An ancient technique for focusing the mind and inquiring within involves the use of meditation chakras to tune into the inner state of the body and mind. Chakra means a focal point of energy in the body, and derives from the Sanskrit word cakra meaning “wheel”. In early Hindu texts such as the Vedas and Upanishads, chakras are described as spinning wheels of light located inside the body. These chakras, or points of power, run from the base of the spine to the top of the head and mark points where the energy meridians in the body coalesce. The organs surrounding each chakra embody a certain aspect of life experience— for instance, the heart chakra represents how we experience emotions of love, compassion and openness. Whether your chakra is underactive, fully open, or overactive will influence your experience in the area of life the chakra represents. Because chakras are an integrated system, when one chakra is out of balance, all are out of balance. If you feel off balance in your current life, it might be helpful to tune into your chakras, as misaligned chakras can be a sign of underlying health problems or mental and emotional imbalances. One effective way to tune into and activate your chakras is through chakra-focused meditation.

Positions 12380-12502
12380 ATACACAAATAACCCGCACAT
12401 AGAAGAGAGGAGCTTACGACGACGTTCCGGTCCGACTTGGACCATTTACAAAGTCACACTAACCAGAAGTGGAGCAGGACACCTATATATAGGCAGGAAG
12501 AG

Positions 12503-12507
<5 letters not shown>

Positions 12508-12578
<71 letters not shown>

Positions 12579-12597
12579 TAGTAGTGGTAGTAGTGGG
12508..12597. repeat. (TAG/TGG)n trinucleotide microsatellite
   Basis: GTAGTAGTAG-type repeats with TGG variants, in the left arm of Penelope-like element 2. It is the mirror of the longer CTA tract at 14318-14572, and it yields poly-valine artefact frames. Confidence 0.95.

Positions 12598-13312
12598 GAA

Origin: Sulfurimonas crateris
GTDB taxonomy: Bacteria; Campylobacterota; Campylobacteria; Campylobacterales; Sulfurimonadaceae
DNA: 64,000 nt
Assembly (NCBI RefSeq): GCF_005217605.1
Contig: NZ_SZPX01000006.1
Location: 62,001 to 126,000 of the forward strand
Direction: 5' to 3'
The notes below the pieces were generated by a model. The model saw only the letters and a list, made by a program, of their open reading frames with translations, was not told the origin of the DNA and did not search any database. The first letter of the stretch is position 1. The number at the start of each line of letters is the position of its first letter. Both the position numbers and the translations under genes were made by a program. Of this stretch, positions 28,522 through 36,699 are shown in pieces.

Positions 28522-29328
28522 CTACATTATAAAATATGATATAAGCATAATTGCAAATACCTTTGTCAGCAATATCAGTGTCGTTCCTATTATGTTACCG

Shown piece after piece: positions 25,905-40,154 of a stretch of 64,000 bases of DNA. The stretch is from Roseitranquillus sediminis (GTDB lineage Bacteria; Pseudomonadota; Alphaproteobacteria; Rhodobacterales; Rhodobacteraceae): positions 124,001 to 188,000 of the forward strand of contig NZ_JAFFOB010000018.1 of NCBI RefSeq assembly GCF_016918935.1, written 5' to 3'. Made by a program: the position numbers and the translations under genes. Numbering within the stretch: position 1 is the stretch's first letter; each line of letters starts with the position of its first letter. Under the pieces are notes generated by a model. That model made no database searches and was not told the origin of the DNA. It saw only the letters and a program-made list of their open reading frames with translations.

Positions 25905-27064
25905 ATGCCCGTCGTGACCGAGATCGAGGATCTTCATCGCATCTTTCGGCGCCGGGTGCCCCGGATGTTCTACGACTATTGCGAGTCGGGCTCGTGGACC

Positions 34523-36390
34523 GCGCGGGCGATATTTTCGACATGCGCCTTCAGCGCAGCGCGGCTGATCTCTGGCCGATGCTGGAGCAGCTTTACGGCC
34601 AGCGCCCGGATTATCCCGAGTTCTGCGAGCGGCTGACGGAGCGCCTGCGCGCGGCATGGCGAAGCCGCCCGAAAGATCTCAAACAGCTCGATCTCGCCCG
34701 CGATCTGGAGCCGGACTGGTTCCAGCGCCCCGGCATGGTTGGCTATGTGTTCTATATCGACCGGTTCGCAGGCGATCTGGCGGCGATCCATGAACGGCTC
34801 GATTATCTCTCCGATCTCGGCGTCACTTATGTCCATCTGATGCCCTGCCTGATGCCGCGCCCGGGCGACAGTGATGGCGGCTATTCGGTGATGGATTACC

Hindu texts teach that the body contains seven chakras, each with its own associated functions. Each chakra is also associated with one of the seven colors of the rainbow. The energy embodied in chakras is roughly divided into instinctual, emotional or pragmatic, and spiritual types of power. The colors and associated functions of the seven chakras, and the helical diagram used to illustrate them, correspond to spiritual diagrams in cultures far removed from South Asia: Norse diagrams of the nine worlds contained in the branches of the World Tree look similar to chakra diagrams, and Norse mythology also speaks of a “rainbow bridge” that links the highest world, Asgard, to our own. The Jewish Kabbalah features illustrations of the Jewish tree of life superimposed over the human body. It is comprised of ten sefirots (focal points of power), each with their own function, which are linked by 22 energy meridians. These sefirots are also categorized according to whether they represent spiritual, emotional, or instinctual aspects of the human being. Finally, the Internal Alchemy School of Taoism teaches that there are Three Treasures, or types of energy, in the human body: generative (instinctual), vital (emotional) and spiritual. The goal of this branch of Taoism is to activate and tame each type of energy through meditation and tai chi exercises.
To give you a better idea of how chakras are organized, I’ve compiled a description of each chakra with its associated location, color and the area of experience it represents.
Root Chakra- Base of the spine. Red. As its name implies, the root chakra reflects how you relate to the material world and your sense of physical security. Your health and general constitution are also embodied in this chakra.